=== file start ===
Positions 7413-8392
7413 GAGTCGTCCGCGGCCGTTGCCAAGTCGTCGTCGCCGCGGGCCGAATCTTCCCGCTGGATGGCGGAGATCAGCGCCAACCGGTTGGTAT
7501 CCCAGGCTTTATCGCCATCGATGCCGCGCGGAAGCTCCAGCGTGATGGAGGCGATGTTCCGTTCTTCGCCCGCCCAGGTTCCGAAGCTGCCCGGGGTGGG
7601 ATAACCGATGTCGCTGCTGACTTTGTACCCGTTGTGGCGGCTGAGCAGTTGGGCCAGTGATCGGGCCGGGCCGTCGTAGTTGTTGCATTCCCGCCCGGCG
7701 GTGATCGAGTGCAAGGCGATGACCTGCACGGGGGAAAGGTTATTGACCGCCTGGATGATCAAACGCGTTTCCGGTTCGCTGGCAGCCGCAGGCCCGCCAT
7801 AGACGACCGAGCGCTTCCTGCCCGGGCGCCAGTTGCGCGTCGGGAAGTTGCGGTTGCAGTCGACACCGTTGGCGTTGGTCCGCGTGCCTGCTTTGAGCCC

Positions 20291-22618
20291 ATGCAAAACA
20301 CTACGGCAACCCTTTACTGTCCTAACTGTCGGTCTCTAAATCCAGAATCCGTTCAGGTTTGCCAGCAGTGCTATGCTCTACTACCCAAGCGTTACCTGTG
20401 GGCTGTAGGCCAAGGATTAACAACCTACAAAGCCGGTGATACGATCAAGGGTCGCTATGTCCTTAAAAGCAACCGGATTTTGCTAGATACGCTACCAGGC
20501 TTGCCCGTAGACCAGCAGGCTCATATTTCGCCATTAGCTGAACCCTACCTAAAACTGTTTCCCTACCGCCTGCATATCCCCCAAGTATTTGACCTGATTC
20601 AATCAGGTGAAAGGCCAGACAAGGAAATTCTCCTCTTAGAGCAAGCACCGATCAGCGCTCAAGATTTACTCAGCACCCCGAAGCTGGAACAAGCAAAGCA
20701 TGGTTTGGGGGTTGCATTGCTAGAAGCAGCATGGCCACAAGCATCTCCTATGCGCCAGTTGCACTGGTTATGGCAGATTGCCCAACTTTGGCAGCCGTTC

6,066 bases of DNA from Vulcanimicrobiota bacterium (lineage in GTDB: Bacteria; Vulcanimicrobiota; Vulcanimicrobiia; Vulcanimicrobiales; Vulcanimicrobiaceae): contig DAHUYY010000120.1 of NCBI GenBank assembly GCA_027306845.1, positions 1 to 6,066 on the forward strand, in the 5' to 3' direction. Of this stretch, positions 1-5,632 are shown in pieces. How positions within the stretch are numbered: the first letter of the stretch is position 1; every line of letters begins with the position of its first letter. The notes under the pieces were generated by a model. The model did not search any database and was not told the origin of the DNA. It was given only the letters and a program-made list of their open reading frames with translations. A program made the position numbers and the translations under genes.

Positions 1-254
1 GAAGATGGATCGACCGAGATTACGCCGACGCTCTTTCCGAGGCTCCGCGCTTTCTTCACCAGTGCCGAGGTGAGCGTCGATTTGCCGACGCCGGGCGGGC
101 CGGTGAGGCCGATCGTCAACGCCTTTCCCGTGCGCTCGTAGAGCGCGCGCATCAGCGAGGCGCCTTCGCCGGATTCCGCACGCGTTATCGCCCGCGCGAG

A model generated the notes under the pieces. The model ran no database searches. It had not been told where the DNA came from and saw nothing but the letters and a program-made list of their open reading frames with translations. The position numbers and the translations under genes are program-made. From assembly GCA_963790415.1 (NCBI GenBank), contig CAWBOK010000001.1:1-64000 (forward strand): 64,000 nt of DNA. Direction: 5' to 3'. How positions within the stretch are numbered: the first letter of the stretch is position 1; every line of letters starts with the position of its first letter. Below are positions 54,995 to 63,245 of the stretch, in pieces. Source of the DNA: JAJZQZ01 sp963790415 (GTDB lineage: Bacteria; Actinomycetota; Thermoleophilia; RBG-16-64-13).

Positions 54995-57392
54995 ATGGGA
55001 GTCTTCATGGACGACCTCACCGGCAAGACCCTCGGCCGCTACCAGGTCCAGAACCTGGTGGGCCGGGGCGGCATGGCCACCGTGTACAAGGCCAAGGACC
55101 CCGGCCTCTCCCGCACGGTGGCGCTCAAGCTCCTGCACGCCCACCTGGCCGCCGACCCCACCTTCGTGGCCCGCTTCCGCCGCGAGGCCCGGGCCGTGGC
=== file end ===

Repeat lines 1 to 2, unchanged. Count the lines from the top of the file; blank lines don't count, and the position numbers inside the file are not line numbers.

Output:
Positions 7413-8392
7413 GAGTCGTCCGCGGCCGTTGCCAAGTCGTCGTCGCCGCGGGCCGAATCTTCCCGCTGGATGGCGGAGATCAGCGCCAACCGGTTGGTAT